Monday, June 16, 2014

Can you Debunk the Myth of Strategy

Strategy is about putting a good team together to give you a multifaceted picture zooming into business's future. 

The strategy is a myth with many perceptions: There are so many people who think the strategy is a 'fit and forget', do it once a year from top-down; the standard the company rallies to and part of its makeup. Others see it as bottom-up, your strategy evolves from your people and your day to day actions and culture of how you treat people at the business-customer interface. Then there is another group who sees strategy as an evolving thing; it is part of a business trajectory, rather than a business model. Others see it as tablets of stone handed down by senior management, a dictate to be deviated from at your peril. So can you debunk such myth of strategy, and how to craft a good strategy?

Emergent vs. deliberate: There are two schools of thought about the strategic process: The blending of emergent and deliberate strategies. Strategy should be formed on the basis of some logical intent - after all, if you have no plan, and success happens, it was an accident! Business becomes more dynamic, you need to be in tune with customer value, and particularly how that value changes or migrates over time, which is where the opportunities for emergent strategy are. The strategic process is dynamic and ongoing; deliberate strategies are developed and tested for their fit with customers and markets, new strategies evolve based on the learning of front-line strategists leading to foresight based on uncovering unanticipated markets and inarticulate customer needs.

Linear vs. non-linear: The linear school is less practical in the competitive environment since almost nothing is linear in life, and this model oversimplifies the actual problem. It takes non-linear thinking to craft a good strategy which is cascading to response to the emerging business opportunities promptly, but it should also deliver the required and desired benefits with sustainability. Otherwise, no strategy is good if you are doing well in the market you serve.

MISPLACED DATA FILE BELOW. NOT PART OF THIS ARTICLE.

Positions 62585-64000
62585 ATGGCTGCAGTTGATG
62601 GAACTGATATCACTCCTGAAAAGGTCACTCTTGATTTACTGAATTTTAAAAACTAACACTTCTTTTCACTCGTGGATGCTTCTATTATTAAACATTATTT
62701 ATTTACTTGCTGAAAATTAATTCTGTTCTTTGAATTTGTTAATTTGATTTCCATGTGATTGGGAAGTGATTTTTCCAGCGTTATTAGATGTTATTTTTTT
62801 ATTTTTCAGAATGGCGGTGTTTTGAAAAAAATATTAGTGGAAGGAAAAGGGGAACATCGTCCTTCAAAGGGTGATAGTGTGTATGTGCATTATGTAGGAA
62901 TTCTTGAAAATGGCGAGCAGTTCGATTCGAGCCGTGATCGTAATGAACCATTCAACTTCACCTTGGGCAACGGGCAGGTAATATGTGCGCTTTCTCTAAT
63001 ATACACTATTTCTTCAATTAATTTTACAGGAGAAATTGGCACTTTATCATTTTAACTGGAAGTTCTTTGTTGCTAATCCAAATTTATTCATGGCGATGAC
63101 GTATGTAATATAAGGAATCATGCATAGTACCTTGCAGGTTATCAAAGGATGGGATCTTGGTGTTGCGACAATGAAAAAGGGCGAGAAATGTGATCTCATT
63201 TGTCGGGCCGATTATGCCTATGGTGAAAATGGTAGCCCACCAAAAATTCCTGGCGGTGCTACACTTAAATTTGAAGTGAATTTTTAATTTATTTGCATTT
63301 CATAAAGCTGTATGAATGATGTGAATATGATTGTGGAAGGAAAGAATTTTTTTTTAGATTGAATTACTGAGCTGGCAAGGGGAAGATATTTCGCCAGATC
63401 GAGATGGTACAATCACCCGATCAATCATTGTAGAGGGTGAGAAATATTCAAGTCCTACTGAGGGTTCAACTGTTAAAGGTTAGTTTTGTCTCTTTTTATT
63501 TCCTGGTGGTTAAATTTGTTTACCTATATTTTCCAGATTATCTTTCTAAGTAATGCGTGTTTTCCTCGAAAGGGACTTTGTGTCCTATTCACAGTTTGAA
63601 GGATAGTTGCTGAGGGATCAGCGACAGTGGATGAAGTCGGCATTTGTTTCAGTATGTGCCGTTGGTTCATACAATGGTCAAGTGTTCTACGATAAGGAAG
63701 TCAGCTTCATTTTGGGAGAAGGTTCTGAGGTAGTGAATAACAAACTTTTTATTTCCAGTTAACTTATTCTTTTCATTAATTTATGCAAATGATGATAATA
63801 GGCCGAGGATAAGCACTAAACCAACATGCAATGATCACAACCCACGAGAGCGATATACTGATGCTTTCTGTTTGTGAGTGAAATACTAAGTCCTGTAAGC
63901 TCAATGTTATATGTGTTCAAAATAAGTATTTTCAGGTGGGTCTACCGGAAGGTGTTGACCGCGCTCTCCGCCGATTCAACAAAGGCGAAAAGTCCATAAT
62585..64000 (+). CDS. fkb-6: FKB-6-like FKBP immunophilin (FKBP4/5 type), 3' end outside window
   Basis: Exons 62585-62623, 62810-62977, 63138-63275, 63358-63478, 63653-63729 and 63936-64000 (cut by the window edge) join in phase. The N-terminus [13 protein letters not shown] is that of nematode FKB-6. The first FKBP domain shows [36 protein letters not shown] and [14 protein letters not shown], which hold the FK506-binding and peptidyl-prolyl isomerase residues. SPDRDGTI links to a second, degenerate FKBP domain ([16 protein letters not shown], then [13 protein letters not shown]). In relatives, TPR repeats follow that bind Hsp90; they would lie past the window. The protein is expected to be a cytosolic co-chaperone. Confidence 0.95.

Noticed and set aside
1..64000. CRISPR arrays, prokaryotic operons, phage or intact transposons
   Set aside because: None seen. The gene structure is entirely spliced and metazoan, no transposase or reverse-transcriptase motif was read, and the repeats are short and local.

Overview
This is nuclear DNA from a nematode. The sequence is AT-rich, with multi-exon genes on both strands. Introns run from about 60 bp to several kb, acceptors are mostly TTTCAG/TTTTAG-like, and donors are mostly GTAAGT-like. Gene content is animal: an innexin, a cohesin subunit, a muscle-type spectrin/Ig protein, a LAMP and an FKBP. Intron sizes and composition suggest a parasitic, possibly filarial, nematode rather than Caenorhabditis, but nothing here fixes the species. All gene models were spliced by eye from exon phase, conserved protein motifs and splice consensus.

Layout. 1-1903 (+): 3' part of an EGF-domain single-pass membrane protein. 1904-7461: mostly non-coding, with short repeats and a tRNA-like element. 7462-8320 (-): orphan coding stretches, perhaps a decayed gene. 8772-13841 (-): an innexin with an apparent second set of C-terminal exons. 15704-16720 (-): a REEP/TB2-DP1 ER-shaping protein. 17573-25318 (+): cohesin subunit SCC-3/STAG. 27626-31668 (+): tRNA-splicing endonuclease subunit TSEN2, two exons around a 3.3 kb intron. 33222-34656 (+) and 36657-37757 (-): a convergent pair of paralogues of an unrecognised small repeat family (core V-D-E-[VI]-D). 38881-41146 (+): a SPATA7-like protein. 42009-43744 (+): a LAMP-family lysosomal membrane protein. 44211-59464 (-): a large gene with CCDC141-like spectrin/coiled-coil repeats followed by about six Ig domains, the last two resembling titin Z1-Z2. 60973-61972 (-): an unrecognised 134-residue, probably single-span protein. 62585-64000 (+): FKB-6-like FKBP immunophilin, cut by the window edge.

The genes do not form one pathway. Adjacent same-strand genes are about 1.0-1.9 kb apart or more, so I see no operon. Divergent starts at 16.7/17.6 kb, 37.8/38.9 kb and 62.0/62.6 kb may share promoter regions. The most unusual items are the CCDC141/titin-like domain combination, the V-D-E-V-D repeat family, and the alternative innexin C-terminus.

Creative vs. analytic: Strategy is a “total thinking” process. It is both creative and analytical; both right brain and left brain. There are strategists who craft strategy through very left brain, logical, sequential step by step approach. This will usually produce satisfactory strategies but the process will be dull, the vision may not be as clear as it could be and commitment may suffer. On the other hand, there is the other type of strategists who will focus on building up in team building and help you to see the vision more clearly, but this often leads nowhere and benefits are soon dissipated. Thus, more often, you need to take an approach to strategic management that incorporates both of these perspectives related to developing and executing strategy successfully. 

Logic vs. magic: In logic, relying on data and numbers has often been to the design of the engineer to create the image preferred. Sage thinking outside the narrow path of traditional or classical business application of strategy allows the business leader to push to the limits of their imagination. Strategy has to suit your organization, if it is too rigid or prescriptive, it becomes a waste of time. Strategy is also about analyzing the customer's needs from the customer's viewpoint and then creating a deliverable plan to meet and exceed the customer's expectations based on the customer's viewpoint. Strategy isn't just about making decisions. It is about getting the best information you can, continuously update. It is about uncovering all the options, even the unpalatable ones. It is about putting a good team together to give you a multifaceted picture. It is for evaluating the long-term, not just the immediate, and building about agility and flexibility.

Crafting a strategy is like to grow a tree, to know the main path, to develop branches when necessary according to the futures events. ...No matter which school do you prefer, a good strategy embraces three “C”s: Context, Cascade, and Creativity.

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